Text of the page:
Here’s an eye-opening statistic.
Over 460 billion emails are sent every day. And here’s an even more eye-opening one…More than 8 outa 10 of those emails are …spam. Because of these staggering numbers, mailbox providers have gone to great lengths to only deliver content their customers want. A recent study shows that—only 76% of marketing emails sent are actually delivered to subscribers’ inboxes. All this creates a challenge marketers have never seen before… The more you email, the less likely you will actually reach your prospect. So what can you do?
There’s a single basic truth behind all effective emails. Sending emails like carpet bombing—blasting bulk emails about things that people don’t care about—invariably get lost in the noise. But… when you speak to individual interests, your emails take on a whole new level of value. Making the email all about knowing and giving the recipient what they want. To give the recipient what they want, you have to answer 3 specific questions:
What do you want to say? Who do you want to say to? When do you want to say it? These are questions many never consider when they should be the FIRST questions you answer before you ever send a single email. In any area of communication, there are subtopics that make up that broader area. You need to offer content that speaks specifically to those subtopics. You wish to send specific content to recipients who’ve identified areas they’re interested in. That means, you need to segment your list—creating groups of recipients based on different areas of interest.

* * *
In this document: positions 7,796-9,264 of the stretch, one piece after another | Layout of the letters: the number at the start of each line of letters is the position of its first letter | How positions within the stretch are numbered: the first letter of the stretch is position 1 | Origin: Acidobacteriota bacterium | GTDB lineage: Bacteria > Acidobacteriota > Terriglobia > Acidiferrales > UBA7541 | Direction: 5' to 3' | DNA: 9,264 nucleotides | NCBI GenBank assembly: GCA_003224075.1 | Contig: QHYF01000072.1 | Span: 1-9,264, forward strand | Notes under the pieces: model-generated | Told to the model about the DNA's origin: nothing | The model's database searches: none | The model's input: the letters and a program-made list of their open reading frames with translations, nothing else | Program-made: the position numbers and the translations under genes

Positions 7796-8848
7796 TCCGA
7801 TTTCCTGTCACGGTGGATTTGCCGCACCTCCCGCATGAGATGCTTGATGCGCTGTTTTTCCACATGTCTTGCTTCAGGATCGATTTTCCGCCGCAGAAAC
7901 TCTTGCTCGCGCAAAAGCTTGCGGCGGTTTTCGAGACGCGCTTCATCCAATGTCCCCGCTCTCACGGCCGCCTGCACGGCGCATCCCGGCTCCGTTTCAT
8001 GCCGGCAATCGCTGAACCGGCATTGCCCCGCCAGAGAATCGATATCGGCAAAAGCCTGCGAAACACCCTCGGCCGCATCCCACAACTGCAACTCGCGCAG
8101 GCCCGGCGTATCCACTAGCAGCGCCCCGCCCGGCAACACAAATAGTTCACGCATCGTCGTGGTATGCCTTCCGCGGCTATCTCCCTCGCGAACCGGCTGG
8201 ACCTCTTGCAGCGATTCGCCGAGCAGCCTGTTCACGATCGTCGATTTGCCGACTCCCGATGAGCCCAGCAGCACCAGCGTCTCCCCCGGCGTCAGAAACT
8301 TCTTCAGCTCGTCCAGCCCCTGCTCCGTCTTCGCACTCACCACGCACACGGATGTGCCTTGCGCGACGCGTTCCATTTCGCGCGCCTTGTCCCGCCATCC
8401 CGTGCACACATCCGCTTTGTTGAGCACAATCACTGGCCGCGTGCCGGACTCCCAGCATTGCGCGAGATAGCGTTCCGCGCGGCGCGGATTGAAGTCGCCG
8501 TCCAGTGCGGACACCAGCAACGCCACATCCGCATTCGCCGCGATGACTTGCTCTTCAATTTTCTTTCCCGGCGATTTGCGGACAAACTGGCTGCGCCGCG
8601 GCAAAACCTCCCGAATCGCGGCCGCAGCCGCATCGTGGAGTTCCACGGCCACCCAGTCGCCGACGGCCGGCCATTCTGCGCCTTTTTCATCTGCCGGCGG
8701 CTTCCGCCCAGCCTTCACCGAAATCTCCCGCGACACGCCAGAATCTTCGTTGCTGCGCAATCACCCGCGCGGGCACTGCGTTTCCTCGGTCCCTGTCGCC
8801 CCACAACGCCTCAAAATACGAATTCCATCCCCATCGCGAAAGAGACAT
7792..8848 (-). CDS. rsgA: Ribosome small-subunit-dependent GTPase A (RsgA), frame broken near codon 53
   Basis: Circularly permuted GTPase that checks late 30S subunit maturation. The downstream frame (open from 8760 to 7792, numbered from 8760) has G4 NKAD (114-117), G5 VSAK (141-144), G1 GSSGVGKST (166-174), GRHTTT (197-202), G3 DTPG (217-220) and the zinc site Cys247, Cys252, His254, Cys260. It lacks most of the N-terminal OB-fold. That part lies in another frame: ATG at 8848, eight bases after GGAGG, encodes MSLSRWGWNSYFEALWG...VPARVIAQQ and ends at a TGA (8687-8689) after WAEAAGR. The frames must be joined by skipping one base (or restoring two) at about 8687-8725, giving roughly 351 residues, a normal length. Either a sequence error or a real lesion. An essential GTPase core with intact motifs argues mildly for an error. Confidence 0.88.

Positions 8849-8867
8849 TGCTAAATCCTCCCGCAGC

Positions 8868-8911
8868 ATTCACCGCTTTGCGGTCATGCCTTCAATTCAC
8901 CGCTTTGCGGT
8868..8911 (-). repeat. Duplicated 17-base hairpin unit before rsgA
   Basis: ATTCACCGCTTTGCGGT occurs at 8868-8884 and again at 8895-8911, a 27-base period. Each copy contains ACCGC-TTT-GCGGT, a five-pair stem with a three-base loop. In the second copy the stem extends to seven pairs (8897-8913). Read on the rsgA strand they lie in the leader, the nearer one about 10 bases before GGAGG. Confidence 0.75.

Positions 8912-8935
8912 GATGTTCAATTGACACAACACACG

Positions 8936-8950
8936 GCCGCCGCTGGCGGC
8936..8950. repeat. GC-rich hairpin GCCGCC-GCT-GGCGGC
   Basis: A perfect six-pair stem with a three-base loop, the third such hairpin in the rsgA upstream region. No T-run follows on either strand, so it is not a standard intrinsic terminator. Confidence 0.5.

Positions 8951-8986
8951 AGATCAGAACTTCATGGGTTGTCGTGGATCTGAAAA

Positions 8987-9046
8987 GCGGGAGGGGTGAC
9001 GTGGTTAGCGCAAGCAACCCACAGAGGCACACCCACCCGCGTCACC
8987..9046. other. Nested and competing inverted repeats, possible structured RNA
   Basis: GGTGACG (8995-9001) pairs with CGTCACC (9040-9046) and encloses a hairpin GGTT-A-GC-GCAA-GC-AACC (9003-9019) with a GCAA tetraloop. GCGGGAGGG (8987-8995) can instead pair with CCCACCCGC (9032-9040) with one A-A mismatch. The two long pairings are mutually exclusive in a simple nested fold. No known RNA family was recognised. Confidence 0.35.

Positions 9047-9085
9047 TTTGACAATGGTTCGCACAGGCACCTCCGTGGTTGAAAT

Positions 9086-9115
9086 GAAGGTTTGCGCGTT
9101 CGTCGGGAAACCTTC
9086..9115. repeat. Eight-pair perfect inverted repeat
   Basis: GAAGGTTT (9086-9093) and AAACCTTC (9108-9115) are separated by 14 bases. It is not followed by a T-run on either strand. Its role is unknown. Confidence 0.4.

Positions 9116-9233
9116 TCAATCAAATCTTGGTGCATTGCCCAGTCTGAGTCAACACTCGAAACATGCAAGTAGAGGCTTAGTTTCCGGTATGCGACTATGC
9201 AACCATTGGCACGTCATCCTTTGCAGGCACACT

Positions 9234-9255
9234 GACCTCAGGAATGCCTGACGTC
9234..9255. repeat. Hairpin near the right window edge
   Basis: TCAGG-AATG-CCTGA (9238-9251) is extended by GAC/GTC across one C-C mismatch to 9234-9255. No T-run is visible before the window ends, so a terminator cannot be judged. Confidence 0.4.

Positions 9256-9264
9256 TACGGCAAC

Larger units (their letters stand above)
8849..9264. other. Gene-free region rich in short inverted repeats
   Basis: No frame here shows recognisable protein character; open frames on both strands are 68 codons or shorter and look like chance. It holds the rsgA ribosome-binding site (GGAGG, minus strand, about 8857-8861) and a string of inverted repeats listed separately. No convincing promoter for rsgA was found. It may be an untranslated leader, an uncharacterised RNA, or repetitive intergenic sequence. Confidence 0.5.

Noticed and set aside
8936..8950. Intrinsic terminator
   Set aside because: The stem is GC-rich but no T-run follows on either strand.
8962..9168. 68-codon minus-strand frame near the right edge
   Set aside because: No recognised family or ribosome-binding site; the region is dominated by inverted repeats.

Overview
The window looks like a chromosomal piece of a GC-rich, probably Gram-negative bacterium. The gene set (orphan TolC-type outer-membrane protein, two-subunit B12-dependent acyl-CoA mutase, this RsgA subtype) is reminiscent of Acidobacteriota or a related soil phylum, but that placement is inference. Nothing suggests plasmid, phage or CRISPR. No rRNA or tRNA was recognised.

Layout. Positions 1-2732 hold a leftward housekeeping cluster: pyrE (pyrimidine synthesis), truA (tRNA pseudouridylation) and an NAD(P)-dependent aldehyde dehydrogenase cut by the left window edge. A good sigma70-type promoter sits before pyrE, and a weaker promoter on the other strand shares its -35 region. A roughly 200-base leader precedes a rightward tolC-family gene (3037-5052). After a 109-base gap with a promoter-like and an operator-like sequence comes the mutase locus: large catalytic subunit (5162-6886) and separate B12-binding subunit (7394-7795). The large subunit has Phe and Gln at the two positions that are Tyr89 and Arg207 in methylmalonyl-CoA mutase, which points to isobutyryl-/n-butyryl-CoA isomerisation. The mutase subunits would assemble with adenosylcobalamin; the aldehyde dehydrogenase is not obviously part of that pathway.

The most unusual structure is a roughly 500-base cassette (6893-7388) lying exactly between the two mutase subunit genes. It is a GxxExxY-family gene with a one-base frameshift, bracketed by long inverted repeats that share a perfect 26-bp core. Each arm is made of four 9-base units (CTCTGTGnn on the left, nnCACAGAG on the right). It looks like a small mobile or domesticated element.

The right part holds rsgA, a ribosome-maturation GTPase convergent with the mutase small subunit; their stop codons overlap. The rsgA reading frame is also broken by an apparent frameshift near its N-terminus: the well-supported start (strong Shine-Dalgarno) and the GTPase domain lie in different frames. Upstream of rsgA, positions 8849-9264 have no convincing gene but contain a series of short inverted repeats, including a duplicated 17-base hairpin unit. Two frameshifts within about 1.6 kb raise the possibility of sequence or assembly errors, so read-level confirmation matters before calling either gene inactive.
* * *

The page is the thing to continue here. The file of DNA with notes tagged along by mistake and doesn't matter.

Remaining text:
The best time to connect with a recipient is when they’ve expressed an interest with you. You want to be able to keep track of recipients actions. For instance, are they looking at a specific blog post page? Are they downloading an article or other giveaways? Have they visited your page recently? By doing this, you’ll be sending the right recipient the right message at the right time which, in turn, will encourage them to deal with you.
So remember… before you send another email, answer these three questions: What do you want to say? Who do you want to say it to? When do you want to say it?
Article credit: Drip
Photo credit: Target Training GmbH